The International Baccalaureate® (IB) programs aim to do more than other curricula. Their four programs develop inquiring, knowledgeable, and caring young people who are motivated to succeed. The IB gives students distinct advantages by building their critical thinking skills, nurturing their curiosity, and their ability to solve complex problems. The IB’s programs are different from other curricula because they encourage students of all ages to think critically and challenge assumptions, develop independently of government and national systems, encourage students of all ages to consider both local and global contexts, and develop multilingual students. In addition, the IB’s Program Continuum adds the Primary Years Program (PYP) for children from kindergarten to fifth grade, and the Middle Years Program (MYP) for students grades 6 through sophomore year. The continuum establishes a consistent and uniform curriculum from kindergarten through 12th grade, a more organized and fluid structure where skills are learned and then built upon year after year. WCA is targeting next year for approval in the PYP and MYP to make them an IB Continuum school.
IB Diploma Program vs. Advanced Placement
The IB and Advanced Placement courses are comparable in terms of rigor. Advanced Placement courses are standalone, while the IB courses are part of a contiguous structure designed for interrelation and interaction between courses. Similar to Advanced Placement, IB courses have end-of-year exams, which if scored well upon, can provide advanced credit at some colleges depending on major. In the DP, however, courses are broken into Standard-Level (SL) and High-Level (HL). The key difference in a High-Level course is that it is taught over the full two years of the student’s Diploma Program.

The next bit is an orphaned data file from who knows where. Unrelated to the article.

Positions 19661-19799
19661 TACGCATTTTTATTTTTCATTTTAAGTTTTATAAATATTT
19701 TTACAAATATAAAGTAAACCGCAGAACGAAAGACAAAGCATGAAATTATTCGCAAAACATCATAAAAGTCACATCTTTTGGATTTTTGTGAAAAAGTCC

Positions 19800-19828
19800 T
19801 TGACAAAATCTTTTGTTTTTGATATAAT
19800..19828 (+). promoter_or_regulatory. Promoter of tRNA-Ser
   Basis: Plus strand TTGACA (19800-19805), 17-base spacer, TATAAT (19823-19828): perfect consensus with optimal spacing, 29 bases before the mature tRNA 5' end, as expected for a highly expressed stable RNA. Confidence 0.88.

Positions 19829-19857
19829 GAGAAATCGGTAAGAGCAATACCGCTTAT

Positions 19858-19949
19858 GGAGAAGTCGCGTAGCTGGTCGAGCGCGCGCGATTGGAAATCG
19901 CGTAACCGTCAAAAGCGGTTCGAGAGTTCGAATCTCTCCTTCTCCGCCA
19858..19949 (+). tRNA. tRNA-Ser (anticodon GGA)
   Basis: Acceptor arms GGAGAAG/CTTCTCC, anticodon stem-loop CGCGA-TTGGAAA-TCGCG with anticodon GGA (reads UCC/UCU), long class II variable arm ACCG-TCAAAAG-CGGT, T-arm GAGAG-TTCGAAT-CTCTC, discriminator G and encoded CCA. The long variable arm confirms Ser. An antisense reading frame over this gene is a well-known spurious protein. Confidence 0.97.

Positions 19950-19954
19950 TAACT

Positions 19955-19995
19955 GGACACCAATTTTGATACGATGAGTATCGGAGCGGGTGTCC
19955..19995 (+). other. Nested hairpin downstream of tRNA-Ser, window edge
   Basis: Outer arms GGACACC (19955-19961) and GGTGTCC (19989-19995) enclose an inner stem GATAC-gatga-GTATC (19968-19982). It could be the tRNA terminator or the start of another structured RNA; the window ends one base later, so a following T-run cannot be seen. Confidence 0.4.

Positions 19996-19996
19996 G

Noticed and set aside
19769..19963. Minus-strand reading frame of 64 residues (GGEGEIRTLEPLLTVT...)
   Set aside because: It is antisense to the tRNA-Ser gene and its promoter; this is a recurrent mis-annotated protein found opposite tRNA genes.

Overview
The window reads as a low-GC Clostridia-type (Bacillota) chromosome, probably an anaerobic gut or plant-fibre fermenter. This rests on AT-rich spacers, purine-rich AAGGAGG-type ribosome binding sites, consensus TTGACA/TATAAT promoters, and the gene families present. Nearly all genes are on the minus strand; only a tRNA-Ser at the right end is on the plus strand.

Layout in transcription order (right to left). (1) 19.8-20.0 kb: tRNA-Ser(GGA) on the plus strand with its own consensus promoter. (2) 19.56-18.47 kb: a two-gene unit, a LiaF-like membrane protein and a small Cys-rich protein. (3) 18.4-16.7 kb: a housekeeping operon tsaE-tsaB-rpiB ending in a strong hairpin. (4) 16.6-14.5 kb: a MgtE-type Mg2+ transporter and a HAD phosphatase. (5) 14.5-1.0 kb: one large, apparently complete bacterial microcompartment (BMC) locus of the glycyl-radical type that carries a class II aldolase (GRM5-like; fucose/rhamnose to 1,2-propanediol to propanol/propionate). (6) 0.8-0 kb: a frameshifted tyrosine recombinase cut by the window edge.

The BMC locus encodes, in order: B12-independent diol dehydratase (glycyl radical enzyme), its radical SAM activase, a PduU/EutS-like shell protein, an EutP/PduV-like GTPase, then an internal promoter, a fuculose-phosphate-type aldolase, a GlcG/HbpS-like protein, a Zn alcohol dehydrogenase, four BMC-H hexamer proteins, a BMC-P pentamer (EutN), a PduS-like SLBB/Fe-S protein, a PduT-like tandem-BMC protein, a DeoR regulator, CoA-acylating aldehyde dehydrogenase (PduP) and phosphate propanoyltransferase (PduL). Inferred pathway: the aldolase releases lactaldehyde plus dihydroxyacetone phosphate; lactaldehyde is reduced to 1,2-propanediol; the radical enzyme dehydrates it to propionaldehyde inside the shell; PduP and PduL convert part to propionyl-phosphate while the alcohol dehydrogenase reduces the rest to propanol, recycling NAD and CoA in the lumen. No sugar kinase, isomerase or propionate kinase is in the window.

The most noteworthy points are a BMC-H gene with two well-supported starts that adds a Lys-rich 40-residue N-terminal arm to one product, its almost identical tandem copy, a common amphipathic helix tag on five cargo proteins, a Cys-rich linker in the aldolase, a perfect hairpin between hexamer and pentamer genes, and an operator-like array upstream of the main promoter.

Over 5,000 schools worldwide deliver IB programs, and the Diploma Program, offered by 3,421 schools in 157 different countries worldwide, is recognized and respected by the world’s leading universities. Evidence suggests that not only do higher rates of DP students go on to university and higher education study than non-IB students, but graduates of the program can also expect higher college admissions acceptance rates as well. A study conducted by Crimson Education, an admissions support company, indicated that students successfully completing the IB saw dramatically higher admissions rates to major and Ivy League colleges than students from traditional high school curriculums. For example, typical students applying to Stanford had an average rate of acceptance of 4.25%, while IB Diploma Program graduates saw that rate increase to 17%. In the Ivy League, students, on the whole, were accepted to Cornell University at a rate of 14.1%, but that percentage skyrocketed to 47% for IB Diploma program graduates. There can also be substantial benefits for students who perform well on IB subject exams. Students with certain levels of aggregate scores are admitted as sophomores for all intents and purposes to some colleges and universities (such as McGill University in Toronto), saving them an entire year of college tuition.
How to Join WCA’s International Baccalaureate Diploma Program
Williamsburg Christian Academy is now taking enrollments for rising juniors who wish to enter the school’s Diploma Program. Families interested in learning more about the IB for their child now, or progressing into future years, should reach out to their admissions department at email@example.com. They may also call 757-220-1978.